CT Supreme Court rules lawmakers will decide contested race
State lawmakers will decide who won the disputed election in Stratford, following a ruling today from the Connecticut Supreme Court.
"We vacate the trial court's injunction," said Chief Justice Richard Robinson.
With that ruling, Democrat Phil Young officially won an election that's dragged on for six weeks.
"I think that the court came down with the right decision," said state Rep. Phil Young (D-Stratford).
But it's a short victory. Next month, Connecticut lawmakers will decide who won a Stratford state House race separated by just 13 votes. The issue is that 76 people got the wrong ballot.
"Everybody has a right to one vote, and those 76 people did not get the right to vote," says Jim Feehan, the Republican state House candidate.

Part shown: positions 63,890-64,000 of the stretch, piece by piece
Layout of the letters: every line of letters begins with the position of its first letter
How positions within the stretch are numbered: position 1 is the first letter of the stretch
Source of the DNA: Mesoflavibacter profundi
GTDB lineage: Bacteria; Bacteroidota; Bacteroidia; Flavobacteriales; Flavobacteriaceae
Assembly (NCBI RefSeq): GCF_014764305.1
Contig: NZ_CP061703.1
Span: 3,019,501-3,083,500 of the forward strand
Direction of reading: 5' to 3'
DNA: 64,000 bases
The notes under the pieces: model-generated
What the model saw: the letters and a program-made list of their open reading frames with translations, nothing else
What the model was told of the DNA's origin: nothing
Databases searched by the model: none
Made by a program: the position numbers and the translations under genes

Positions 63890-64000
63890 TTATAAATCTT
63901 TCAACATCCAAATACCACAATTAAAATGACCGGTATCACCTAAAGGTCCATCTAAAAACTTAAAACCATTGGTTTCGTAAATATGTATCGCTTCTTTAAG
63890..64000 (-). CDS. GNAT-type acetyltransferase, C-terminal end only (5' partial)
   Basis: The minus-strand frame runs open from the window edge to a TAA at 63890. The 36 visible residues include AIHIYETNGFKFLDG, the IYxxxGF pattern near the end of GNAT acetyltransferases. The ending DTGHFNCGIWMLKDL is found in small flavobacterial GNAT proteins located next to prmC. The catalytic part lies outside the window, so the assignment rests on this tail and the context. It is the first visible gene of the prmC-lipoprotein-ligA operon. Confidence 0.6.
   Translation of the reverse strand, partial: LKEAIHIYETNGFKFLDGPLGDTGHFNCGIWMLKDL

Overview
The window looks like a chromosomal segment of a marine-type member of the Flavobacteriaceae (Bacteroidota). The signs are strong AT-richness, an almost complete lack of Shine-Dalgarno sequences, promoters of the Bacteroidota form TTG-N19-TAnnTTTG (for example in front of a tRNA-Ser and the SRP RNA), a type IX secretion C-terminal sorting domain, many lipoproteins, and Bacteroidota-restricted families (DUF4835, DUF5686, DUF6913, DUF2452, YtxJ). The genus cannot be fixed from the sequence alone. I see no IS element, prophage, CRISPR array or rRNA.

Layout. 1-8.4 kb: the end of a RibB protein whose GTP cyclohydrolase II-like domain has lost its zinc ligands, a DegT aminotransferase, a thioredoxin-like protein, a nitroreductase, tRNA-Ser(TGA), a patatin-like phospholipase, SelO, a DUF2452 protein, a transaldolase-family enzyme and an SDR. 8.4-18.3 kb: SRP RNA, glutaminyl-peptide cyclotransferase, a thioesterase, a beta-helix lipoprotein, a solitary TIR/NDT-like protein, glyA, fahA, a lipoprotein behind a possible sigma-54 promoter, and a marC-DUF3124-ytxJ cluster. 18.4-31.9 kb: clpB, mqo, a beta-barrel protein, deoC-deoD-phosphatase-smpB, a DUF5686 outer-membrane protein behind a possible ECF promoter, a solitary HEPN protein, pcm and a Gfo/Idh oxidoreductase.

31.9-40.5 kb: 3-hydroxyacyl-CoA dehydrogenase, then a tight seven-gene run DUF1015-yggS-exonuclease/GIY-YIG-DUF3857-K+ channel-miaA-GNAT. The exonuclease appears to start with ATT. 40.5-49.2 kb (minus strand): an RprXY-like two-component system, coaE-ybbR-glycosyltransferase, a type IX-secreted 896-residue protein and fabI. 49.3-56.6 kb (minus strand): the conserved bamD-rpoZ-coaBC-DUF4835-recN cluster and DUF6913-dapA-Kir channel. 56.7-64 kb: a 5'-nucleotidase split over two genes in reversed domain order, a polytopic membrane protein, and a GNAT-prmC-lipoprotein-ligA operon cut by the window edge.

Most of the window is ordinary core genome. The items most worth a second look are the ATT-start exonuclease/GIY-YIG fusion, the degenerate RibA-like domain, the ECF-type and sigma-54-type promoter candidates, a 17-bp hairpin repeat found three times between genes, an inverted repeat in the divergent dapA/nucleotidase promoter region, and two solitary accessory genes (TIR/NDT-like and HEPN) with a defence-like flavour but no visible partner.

Republicans wanted the Supreme Court to order a whole new election.
"No legislator should make a decision as to what 76 people wanted to do in voting," said state Rep. Themis Klarides, House Republican leader.
"If there is an unfair decision by the House in this case, then everybody who votes for that unfair decision will have to face voters in 21 months," said William Bloss, Young's attorney.
Young says he's ready to get back to work and hoping he keeps his job
"It hasn't been fun," says Young. "Let me put it that way. But I'm continuing to do work."
The last time the Legislature decided an election was 1984, so no one's exactly sure if they even have the power to call for a new election. Republicans are deciding whether to refile their case in federal court.